Troubled Noble Group to explain how its business works
Noble Group will hold an investor conference in Singapore today in another bid to fight off attacks over its accounting practices after endorsement from a second auditor failed to convince markets and detractors last week.
The beleaguered Hong Kong-based commodities trader said it would present "a comprehensive explanation of how [its] business works" and the findings of a PricewaterhouseCoopers review.
Noble, Asia's biggest commodities house by revenue, has been battling a reputational crisis since February, when little-known Iceberg Research started assailing its accounting policies. Others, including Muddy Waters and Hong Kong's GMT Research, followed with similar allegations.
In its strongest yet defence, Noble last week released the findings of the PwC review that endorsed its accounting practices. But that failed to appease the market.
After a short-lived jump on Tuesday - the day after the report was released - Noble's shares took another dive, falling 21 per cent over the past week to close at S$0.49 (HK$2.70) on Friday.
At the heart of the debate was how Noble realised gains from the mark-to-market approach from its long-term physical and derivative commodities contracts. PwC did nothing more than what Ernst & Young, Noble's auditor, had been doing for years, ensuring the compliance with accounting rules, Iceberg said.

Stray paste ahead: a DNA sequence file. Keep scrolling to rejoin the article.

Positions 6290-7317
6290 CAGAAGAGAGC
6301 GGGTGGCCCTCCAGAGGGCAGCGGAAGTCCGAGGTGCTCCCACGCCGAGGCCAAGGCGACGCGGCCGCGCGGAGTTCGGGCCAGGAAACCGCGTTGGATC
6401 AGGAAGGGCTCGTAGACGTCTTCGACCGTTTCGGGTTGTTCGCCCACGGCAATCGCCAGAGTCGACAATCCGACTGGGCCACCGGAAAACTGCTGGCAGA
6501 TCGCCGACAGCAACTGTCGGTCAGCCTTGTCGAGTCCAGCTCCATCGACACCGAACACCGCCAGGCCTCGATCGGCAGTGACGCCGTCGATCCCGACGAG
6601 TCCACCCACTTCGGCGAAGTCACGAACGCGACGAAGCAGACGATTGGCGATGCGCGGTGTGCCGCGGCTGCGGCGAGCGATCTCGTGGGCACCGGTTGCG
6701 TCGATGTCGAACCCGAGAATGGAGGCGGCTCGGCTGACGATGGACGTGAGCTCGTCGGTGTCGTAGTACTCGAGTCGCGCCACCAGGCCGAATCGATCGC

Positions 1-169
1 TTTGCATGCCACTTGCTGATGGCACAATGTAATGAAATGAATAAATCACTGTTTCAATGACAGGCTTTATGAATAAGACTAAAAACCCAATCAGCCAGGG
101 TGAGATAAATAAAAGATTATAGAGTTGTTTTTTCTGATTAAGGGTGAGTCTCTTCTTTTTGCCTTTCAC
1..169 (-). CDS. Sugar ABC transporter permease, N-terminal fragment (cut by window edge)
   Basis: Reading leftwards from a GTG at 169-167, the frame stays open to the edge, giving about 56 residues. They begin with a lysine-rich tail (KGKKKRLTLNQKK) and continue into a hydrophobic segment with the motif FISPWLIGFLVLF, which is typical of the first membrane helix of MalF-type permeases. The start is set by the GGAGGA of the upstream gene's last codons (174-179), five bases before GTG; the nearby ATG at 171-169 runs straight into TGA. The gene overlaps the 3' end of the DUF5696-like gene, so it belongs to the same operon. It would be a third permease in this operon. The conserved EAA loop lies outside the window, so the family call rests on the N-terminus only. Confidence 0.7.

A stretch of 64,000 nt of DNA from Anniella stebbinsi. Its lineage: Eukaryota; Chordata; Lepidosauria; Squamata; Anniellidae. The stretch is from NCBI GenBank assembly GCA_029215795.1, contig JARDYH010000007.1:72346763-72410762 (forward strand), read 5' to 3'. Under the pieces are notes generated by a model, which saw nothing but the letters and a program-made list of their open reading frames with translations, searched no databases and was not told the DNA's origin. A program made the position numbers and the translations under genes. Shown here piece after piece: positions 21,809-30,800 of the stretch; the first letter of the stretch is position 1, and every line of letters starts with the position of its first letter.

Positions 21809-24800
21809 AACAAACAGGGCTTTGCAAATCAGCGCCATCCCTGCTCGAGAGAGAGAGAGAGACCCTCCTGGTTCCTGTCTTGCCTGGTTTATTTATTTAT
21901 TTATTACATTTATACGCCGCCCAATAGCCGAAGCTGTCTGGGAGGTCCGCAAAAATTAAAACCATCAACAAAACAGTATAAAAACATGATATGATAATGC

"The PwC review fails to address the market's concerns. Investors want to know the real value of these [mark-to-market gains], not whether Noble successfully exploits accounting loopholes," Iceberg said.
GMT was equally unmoved. "Noble is playing with words whilst avoiding answering the real issues. We've never accused Noble of not following [international financial reporting] standards. Our point is that they are being overly aggressive," GMT founder Gillem Tulloch said told the South China Morning Post.
"We think Noble has simply used PwC to validate its past use of aggressive accounting so that it can continue using the same aggressive accounting without giving away any meaningful improvements in disclosure. Houdini would be proud of them."
An anaemic commodities market has compounded Noble's woes. After it released weaker earnings and higher debt levels last week, Moody's put Noble's investment grade rating on negative outlook, following a similar action by Standard & Poor's in June.